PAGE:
IRS Installment Agreements – Is it Right for You?
Often taxpayers in trouble are unable to pay what they owe immediately. So, what do you do? Luckily, there are ways to break down payments into something more manageable. The IRS offers payment plans that allows the delinquent taxpayer to pay what he or she owes over time.
An IRS installment agreement is essentially a monthly payment plan to pay taxes, interest, and penalties over an extended period of time. Generally, when you set up an installment agreement that means you will pay, in full, the total owed amount within the allotted time (which varies among payment plans). In another blog post, we will discuss a partial-pay installment agreement that allows you to pay something less than the full amount due.
In this post, we are going to go over the basics of an IRS installment agreement and go into the various payment plans in another installment.
What are the fees and costs for an IRS installment agreement?
Before setting up an installment agreement, it is important to know that the IRS charges various fees and costs to set up a payment plan. These fees are taken out of the first payments before your payments are applied towards taxes, penalties, and interest.
If you are auto-paying through Direct Debit from your checking account, also known as a Direct Debit Installment Agreement (DDIA):
- $31 online setup fee
- $107 phone, in-person, or mail set up fee
- These fees may be waived if you qualify as a low-income taxpayer
If you are making monthly payments from a checking account, by phone, online, check, money order, or from a debit/credit card:
- $149 setup fee
- $225 phone, in-person, or mail setup fee
- $43 setup fee, if you qualify as a low-income taxpayer
How are my payments determined?
That depends on which payment plan you qualify for. We will go into more detail in our next blog post but generally your payment will be determined either on your ability to pay or, if you qualify for a streamlined installment agreement, on the amount necessary to fully pay the debt within the IRS collection period (usually 10 years).
A note of caution. The IRS may require that you liquidate valuable assets (such as a retirement plan or borrow against your home) first before approving a payment plan. While not a frequent occurrence, you do need to be aware.
Can I change my installment agreement if later I cannot afford to pay the amount agreed upon?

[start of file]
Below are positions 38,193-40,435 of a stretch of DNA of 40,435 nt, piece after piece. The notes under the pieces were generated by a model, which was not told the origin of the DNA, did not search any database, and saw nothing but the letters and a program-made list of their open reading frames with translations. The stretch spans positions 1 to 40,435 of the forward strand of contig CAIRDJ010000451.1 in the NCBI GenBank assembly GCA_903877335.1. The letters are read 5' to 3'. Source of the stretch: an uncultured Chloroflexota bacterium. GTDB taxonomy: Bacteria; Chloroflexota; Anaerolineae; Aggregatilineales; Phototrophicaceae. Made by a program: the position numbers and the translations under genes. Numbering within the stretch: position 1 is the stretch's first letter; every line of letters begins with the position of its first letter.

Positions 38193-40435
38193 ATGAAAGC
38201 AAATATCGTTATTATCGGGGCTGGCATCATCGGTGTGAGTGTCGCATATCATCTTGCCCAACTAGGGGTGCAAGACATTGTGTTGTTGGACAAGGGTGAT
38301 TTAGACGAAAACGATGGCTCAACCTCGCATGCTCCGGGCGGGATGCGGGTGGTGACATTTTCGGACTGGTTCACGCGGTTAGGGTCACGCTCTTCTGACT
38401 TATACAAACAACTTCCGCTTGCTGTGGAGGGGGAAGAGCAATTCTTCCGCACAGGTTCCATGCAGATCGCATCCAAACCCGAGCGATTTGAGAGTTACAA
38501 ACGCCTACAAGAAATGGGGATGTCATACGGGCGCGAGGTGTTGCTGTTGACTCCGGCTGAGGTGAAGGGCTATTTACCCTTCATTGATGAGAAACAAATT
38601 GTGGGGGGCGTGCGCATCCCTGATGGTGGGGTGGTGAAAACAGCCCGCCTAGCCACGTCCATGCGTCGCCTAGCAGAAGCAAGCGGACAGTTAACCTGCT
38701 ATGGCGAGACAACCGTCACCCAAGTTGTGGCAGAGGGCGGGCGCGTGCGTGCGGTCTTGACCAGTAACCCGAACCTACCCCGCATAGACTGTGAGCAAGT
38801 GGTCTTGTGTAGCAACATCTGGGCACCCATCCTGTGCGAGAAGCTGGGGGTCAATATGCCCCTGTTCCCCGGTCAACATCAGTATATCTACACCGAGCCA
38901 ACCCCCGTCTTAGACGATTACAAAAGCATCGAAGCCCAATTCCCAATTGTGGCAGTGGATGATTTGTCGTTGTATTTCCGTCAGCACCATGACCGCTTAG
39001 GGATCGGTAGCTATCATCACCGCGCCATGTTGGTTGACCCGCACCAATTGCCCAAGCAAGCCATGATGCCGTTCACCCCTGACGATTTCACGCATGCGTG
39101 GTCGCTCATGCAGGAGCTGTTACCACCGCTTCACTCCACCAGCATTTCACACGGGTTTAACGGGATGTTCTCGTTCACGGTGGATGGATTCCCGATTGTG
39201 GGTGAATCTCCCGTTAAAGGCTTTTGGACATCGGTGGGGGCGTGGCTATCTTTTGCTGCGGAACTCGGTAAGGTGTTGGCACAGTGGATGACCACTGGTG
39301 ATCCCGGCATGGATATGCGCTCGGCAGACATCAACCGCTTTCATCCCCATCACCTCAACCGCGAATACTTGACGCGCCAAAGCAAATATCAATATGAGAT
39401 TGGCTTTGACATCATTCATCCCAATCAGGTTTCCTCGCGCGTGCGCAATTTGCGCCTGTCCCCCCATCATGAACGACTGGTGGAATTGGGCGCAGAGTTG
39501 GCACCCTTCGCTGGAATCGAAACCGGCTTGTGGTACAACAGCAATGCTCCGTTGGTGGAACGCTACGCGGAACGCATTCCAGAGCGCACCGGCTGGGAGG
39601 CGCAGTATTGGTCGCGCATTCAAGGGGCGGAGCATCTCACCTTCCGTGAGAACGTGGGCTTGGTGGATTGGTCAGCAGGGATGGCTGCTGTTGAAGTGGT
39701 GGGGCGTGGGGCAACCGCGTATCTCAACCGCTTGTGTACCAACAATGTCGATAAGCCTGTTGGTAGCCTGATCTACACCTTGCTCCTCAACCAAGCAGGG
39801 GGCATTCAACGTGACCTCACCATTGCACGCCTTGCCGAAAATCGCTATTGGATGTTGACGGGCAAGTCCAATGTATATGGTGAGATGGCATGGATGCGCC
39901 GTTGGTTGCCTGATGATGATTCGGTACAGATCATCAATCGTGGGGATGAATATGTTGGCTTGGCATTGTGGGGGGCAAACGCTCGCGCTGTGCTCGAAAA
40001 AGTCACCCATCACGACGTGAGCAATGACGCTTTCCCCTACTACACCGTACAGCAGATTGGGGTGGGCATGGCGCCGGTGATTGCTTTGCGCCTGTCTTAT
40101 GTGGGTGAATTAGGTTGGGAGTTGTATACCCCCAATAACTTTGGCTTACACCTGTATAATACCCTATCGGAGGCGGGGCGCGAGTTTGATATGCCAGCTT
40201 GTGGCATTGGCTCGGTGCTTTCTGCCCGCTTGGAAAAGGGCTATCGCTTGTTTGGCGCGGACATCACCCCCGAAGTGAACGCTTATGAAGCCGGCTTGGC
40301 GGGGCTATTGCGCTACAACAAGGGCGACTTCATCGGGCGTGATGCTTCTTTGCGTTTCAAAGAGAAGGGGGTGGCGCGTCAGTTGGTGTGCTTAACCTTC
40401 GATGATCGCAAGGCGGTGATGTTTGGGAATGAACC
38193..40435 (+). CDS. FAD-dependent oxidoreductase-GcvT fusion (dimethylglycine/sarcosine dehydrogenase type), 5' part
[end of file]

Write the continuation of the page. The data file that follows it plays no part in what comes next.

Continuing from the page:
Yes. The IRS allows taxpayers to modify the agreement. Additional fees will apply unless waived by the IRS if you qualify for low-income taxpayer status. You may be required to submit a financial statements (called a collection information statement) to show your inability to pay the larger amount.
What other information should I be aware of?
First, it’s important to at least pay your required monthly payment on time to ensure that you won’t default. If you are paying by check, be sure to always include all of your account information on the check, including your name, address, phone number, tax year, return type, and SSN. This will help guarantee the money is applied to the correct account for the correct tax year. If you happen to move while you’re in your payment plan period, be sure to notify the IRS of your new address because the payments won’t stop just because you have a change of address.
Second, you are allowed to make more than the required monthly payment. Doing this will reduce the overall interest and penalties paid. Just be aware that if you decide to make more than the required payment that this does not reduce next month’s payment. Always pay each required payment per your agreement.
Third, if you set up an installment agreement then you should avoid incurring a new tax debt. A new tax debt will cause your current installment agreement to default. You will then have to contact the IRS to reinstate the installment agreement.
IRS Installment Agreements are a good option when you know you can make all payments on time over the course of a specific period. Although there are fees and penalties included in this arrangement, it certainly beats owing the IRS and risking a bank levy or wage garnishment. While you may pay more than your original tax debt (fees, interest and penalties), it certainly beats the alternative.
I am Maine’s IRS Problem Solver. My firm helps Maine taxpayers in trouble. If you or someone you know in Southern Maine wants more information on how to resolve your unpaid taxes, please feel free to contact me directly at 207-502-7181 or by filing out my contact form. A Maine tax attorney can help you consider your options.